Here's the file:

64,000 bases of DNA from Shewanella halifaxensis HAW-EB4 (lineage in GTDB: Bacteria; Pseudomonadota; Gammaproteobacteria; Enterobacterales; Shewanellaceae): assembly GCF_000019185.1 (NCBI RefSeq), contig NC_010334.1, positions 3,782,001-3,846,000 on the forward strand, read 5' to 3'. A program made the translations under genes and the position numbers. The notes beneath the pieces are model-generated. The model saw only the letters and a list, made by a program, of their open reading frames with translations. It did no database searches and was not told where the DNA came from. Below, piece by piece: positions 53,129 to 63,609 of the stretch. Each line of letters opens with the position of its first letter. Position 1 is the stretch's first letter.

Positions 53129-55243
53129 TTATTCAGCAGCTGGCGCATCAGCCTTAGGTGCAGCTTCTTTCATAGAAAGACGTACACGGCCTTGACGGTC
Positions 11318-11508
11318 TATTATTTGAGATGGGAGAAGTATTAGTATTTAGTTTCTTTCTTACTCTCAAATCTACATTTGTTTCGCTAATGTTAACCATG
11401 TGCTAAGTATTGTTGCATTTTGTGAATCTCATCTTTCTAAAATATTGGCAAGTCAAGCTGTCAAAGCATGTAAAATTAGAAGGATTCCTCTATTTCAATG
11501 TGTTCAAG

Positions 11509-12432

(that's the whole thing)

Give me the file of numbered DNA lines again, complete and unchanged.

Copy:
64,000 bases of DNA from Shewanella halifaxensis HAW-EB4 (lineage in GTDB: Bacteria; Pseudomonadota; Gammaproteobacteria; Enterobacterales; Shewanellaceae): assembly GCF_000019185.1 (NCBI RefSeq), contig NC_010334.1, positions 3,782,001-3,846,000 on the forward strand, read 5' to 3'. A program made the translations under genes and the position numbers. The notes beneath the pieces are model-generated. The model saw only the letters and a list, made by a program, of their open reading frames with translations. It did no database searches and was not told where the DNA came from. Below, piece by piece: positions 53,129 to 63,609 of the stretch. Each line of letters opens with the position of its first letter. Position 1 is the stretch's first letter.

Positions 53129-55243
53129 TTATTCAGCAGCTGGCGCATCAGCCTTAGGTGCAGCTTCTTTCATAGAAAGACGTACACGGCCTTGACGGTC
Positions 11318-11508
11318 TATTATTTGAGATGGGAGAAGTATTAGTATTTAGTTTCTTTCTTACTCTCAAATCTACATTTGTTTCGCTAATGTTAACCATG
11401 TGCTAAGTATTGTTGCATTTTGTGAATCTCATCTTTCTAAAATATTGGCAAGTCAAGCTGTCAAAGCATGTAAAATTAGAAGGATTCCTCTATTTCAATG
11501 TGTTCAAG

Positions 11509-12432